11. 11. IN ACTION: CONTINUED• Reward: • Motivation to complete work. • Broke up difficult assignments. • Energized exhausted students.
    12. 12. CHALLENGES• Limited knowledge: • iPads weren’t used to full potential because of limited understanding of how to apply to lessons.• Difficulty downloading: • There wasn’t a direct way to download programs or take off videos and photos students had made.
    13. 13. BENEFITS :• Encourages Learning: • Students are excited to learn and try new ways.• Less frustration: • Students are less frustrated when a question is missed.• Multiple skills can be taught simultaneously: • Can work on addition problems while using verbal directions to write large numbers.• Great for Tech-Savvy students: • appeals to kids that use technology on a daily basis. (videogames, iPods)
    14. 14. BENEFITS: CONTINUED• Positive rewards: • Students enjoy playing math and word games and are still actively learning.• Builds Confidence: • Students normally quiet become involved and vocal.• Great tool for active students: • keeps students attention longer and keeps them involved.
    15. 15. GENERAL FINDINGS: PRIOR TECH USE Of the 13 pre-service teachers surveyed, • Five participants stated they had no prior experience with classroom technologies during field experiences, • Seven noted using interactive whiteboards in previous field experiences, two reported using computers, • Two reported using interactive response systems, • One reported using the Internet, • One reported using handheld devices, • Two participants also reported using what are traditionally categorized as assistive or adaptive technologies in the form of one participant using a communication board and one using a switch.
    16. 16. GENERAL FINDINGS: PRIOR IPAD USE• Eight reported having no prior use with iPads• Three participants noted having used friend’s iPads• One explained that he/she had used an iPad briefly for checking e- mail and weather forecast• Only one participant stated that they used an iPad for recreational and personal purposes such as checking e-mail and playing games.
    17. 17. PRE-SERVICE TEACHER PERCEPTIONS “Students and teachers need to know technologies in the classroom…technology is a big part of what we do.” “If we don’t keep up, we will be left behind. Kids are born these days with unbelievable technological abilities.” “I believe iPads and the mobility they lend are “beneficial,” “practical,” and “cutting edge in meeting needs for each student.” They are “a fun way to get the student engaged in learning; more fun than the usual flash cards, pen and paper, etc.” “iPads can be a “technology [that] gets kids excited and included” as they can be “implemented for supplemental practice and instruction,” “allow students to express their knowledge in different manners,” and “manipulate items to come to their own conclusions,” ”they can be used to meet different student’s learning styles,” “have a better hands-on experience with lessons’” and “help students learn in the least restrictive environment.”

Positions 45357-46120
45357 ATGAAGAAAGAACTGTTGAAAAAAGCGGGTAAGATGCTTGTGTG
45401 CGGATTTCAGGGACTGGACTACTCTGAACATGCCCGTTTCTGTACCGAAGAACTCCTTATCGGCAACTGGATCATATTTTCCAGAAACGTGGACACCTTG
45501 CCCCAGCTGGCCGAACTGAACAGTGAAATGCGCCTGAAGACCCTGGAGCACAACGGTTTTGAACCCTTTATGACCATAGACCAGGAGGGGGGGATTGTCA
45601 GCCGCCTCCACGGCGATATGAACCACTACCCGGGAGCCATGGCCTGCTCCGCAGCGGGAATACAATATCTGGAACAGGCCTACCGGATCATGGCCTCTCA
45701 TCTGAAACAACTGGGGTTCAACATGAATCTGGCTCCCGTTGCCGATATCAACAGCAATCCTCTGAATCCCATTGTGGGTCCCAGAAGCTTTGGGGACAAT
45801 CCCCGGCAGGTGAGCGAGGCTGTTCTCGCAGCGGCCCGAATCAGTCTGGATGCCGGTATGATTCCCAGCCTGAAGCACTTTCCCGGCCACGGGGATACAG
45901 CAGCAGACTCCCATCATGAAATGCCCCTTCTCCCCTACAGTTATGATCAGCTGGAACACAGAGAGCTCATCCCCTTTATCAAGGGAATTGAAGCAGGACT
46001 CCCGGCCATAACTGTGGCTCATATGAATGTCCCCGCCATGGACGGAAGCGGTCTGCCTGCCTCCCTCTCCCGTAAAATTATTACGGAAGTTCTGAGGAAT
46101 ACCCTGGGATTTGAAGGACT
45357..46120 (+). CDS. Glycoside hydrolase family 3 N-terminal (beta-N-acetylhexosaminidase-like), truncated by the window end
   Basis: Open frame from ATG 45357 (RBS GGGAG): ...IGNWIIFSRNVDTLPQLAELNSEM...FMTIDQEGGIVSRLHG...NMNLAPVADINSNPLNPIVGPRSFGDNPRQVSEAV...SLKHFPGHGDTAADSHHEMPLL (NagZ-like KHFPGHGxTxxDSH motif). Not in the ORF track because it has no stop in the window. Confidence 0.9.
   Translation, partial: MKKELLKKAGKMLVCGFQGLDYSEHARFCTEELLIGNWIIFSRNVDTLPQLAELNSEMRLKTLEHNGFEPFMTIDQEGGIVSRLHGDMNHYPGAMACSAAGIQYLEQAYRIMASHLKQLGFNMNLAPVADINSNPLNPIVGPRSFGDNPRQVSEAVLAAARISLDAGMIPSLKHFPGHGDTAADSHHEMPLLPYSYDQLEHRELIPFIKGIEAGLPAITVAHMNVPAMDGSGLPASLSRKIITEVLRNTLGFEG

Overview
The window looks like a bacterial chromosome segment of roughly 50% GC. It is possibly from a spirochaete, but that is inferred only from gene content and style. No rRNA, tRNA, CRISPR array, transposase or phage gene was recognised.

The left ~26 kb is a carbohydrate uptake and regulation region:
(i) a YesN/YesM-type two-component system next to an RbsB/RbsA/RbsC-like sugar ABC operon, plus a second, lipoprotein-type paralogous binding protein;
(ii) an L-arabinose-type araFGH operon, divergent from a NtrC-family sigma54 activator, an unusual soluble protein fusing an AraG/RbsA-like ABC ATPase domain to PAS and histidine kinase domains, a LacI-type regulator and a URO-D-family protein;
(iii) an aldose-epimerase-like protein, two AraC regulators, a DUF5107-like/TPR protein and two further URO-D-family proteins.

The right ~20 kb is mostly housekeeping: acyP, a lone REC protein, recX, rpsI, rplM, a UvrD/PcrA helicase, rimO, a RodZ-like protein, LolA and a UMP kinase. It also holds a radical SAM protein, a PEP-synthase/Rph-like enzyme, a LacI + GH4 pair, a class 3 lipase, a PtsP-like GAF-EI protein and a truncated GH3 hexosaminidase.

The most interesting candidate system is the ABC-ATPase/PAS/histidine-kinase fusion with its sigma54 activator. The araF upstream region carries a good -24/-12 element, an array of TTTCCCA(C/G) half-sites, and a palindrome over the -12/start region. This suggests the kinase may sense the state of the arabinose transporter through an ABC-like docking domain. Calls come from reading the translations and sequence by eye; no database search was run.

18. 18. PERCEIVED CHALLENGES• Few iPads for several students in a group (six participants),• Teacher preparation such as having access to the equipment outside of the field experience days to find and test out applications (four participants),• No Wi-Fi in the field placement to have access to the Internet and online activities (three participants),• Concerns about students damaging the iPads (one participant),• Concerns about having access to limited applications (one participant),• The iPad serving as a distraction to students (one participant).
    19. 19. IN THE FIELD CHALLENGES• Lack of familiarity due to the lack of access to the device• Lack of wifi at the field placement• Lack of understanding of how to align curricular content or age group to the iPad applications• Failing to see the iPad as a productivity tool
    20. 20. IMPLICATIONS• In order to prepare pre-service teachers to become 21st century educators, colleges and universities must find ways to provide college students access to technological tools that can be used in the college classroom, as well as, in the field. Colleges and school districts must collaborate and share resources in order allow pre-service teachers to put in practice what they have learned in the college classroom.
    21. 21. IMPLICATIONS• Having pre-service teachers receive training on how to use and implement technologies in the classroom is essential for their pedagogical formation; however, they must be required to implement what they have learned and apply it within the field to allow for hands-on practice with students.